Just remember it's not personal. You're stepping into a whole brew of chaos. There are different needs and different agendas you have no insight into and certainly no control over. So the best thing to do is just write as well as you can, and develop your voice.

Also, stand up for what you believe in. Push back on bad notes and bad ideas. Studios will stress test your move. You can't just take dictation because your script will fall.

I remember one meeting with an executive in which an executive ripped out pages from multiple earlier drafts and made a whole new script out of just torn pages from different drafts and said, 'This is what we want.'

I always tell people not to just be a writer, be a producer-writer, or writer-director because those jobs will bring you more control over what's finally put on the screen.

Writers don't have much political clout but directors sure do. 

These days do you need to move to L.A to make it in the film/TV world?

Prior to the pandemic, my advice would be a resounding 'yes'. But now, with the prevalence of virtual meetings, it's more of a 'probably’.

A lot of meetings take place on Zoom anyway, even if you live here.

Do you still need an agent today in 2023? 

Yes, you still need an agent. Agents are very important.

Getting an agent has always been, and always will be harder than getting a job because you can likely find someone willing to hire you if you're a good enough writer based on your material.

But agencies don't need to solicit clients. Some so many people want an agent. So it’s pretty tough.

However, if you say to a studio I don't have an agent right now that doesn't necessarily mean you won't get an opportunity but there'll be an asterisk next to your name until you get one.

Do writers need to go to film school?

Film school isn't a prerequisite like law school is for lawyers; it’s not a strict requirement. I know personally writers who started as agents themselves. It’s really about what works for you.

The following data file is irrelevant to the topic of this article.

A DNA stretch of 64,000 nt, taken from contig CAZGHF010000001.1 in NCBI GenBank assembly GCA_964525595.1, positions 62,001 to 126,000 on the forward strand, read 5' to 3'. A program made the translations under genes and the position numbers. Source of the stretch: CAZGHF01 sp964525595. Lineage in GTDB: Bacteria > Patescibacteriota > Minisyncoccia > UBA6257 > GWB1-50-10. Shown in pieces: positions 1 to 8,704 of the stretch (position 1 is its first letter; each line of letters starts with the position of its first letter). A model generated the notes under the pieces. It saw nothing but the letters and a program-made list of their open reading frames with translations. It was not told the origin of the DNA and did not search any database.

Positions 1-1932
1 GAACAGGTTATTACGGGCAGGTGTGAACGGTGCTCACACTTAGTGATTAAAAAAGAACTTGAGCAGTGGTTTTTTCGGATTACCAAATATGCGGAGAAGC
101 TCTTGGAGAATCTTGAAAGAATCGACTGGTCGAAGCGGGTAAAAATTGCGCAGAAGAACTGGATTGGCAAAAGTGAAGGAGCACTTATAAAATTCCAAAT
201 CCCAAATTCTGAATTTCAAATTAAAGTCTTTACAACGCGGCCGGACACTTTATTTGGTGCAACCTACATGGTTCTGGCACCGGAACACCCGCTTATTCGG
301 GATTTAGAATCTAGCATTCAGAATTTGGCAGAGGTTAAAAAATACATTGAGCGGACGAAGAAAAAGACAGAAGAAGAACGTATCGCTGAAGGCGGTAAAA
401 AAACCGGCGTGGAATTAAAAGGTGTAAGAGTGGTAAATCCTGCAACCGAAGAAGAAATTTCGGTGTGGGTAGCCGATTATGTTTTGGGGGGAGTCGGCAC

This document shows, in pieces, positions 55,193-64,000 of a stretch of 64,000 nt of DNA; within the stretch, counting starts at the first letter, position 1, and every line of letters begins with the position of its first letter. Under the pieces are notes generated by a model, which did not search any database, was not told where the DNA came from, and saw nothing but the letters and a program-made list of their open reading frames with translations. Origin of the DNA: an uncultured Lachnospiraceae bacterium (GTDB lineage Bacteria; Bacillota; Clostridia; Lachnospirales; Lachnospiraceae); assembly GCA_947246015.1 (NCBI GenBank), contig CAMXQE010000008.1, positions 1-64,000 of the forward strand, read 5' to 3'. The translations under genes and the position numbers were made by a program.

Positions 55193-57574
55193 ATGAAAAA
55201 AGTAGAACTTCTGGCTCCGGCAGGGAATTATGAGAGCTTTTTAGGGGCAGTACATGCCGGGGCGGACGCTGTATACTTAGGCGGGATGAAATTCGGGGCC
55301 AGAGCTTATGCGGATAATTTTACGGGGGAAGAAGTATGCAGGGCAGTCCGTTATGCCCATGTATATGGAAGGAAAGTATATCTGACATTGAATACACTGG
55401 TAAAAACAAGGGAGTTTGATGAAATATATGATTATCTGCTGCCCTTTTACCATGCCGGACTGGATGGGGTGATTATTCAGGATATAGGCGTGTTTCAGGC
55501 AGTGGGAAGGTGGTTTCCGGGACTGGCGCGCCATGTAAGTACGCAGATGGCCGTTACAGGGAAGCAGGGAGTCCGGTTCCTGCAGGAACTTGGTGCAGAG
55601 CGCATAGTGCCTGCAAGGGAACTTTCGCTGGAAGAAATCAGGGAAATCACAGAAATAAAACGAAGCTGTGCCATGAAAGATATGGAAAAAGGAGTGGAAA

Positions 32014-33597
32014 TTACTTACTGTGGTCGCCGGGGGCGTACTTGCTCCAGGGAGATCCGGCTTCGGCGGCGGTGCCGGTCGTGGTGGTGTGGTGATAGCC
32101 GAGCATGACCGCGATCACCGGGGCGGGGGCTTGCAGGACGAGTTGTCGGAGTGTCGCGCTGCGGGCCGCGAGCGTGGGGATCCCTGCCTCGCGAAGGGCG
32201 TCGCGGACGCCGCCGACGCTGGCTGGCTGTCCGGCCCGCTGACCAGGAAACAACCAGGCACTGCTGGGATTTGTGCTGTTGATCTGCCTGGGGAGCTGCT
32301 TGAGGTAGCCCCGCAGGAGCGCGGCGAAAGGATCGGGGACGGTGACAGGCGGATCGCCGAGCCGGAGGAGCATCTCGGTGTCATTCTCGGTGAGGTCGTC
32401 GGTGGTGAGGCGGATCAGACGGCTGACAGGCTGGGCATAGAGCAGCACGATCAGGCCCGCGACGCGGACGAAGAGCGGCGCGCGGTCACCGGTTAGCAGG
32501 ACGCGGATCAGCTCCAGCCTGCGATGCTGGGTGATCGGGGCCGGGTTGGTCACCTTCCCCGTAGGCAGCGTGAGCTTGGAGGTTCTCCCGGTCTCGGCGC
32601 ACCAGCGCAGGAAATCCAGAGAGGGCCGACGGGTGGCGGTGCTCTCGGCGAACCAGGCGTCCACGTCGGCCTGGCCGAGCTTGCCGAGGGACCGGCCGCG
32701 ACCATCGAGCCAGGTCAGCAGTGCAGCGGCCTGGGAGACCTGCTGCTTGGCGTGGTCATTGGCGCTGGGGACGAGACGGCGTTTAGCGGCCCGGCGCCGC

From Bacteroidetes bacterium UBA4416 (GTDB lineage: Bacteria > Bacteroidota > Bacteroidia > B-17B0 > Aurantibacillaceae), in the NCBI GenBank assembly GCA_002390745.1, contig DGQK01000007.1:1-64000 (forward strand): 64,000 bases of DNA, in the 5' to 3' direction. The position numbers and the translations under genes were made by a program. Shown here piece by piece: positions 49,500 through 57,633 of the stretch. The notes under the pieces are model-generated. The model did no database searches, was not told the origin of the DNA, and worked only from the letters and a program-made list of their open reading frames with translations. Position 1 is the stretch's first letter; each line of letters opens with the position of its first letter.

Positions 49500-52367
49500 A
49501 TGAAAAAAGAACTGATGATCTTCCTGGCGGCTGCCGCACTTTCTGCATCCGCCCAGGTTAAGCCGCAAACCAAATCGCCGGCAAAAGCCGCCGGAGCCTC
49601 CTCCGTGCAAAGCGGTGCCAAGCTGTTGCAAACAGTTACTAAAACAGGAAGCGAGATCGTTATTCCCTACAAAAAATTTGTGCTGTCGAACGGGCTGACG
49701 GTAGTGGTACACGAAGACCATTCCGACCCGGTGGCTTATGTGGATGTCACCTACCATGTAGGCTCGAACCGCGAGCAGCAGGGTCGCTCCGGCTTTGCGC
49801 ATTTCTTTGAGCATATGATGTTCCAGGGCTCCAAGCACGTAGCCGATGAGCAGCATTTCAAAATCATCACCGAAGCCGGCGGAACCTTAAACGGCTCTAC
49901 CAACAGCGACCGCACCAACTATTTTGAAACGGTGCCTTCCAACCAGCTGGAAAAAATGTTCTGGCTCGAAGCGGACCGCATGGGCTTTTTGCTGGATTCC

So what is the best way to make it today?

Be very hardworking. Learn to be a problem solver and get into the trenches. Hear what your corporate master overlords and creative partners are saying. Figure out how to make that work for them.

Being willing to work hard to write what you believe is the correct answer but also be open-minded to others.

You have to present yourself as better than everybody else at all times because it's so competitive. The business is always looking for new talent.

And so the people whose job it is to find new writers are always looking for people who are focused, who are smart, who work hard, who listen, who want the interaction and the interplay. One of the things I always say is it people, nobody comes into this business to be an executive.

And if you can listen and are able to interact with a lot of these creative folks, you develop very strong relationships that will serve you in good stead.

For more tips on how to make your screenplay a standout success be sure to keep an eye on the Arc Studio blog.


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Lara Croft Writer Michael Collery On How You Can Make It In The Film Industry In 2023
Harry Verity

Harry is a professional writer. His first novel The Talk Show was published in the U.S and the U.K by Bloodhound Books in 2021 and he is currently working on adapting it for screen using Arc Studio. He's also written for Media Magazine - a UK magazine for students of A-level Film, Media and Television Studies. His journalism has appeared in The Guardian, Readers' Digest and Newsweek, amongst many other publications. He has just finished his second novel for young adults, set in a boarding school. He holds a BA in English from Loughborough University.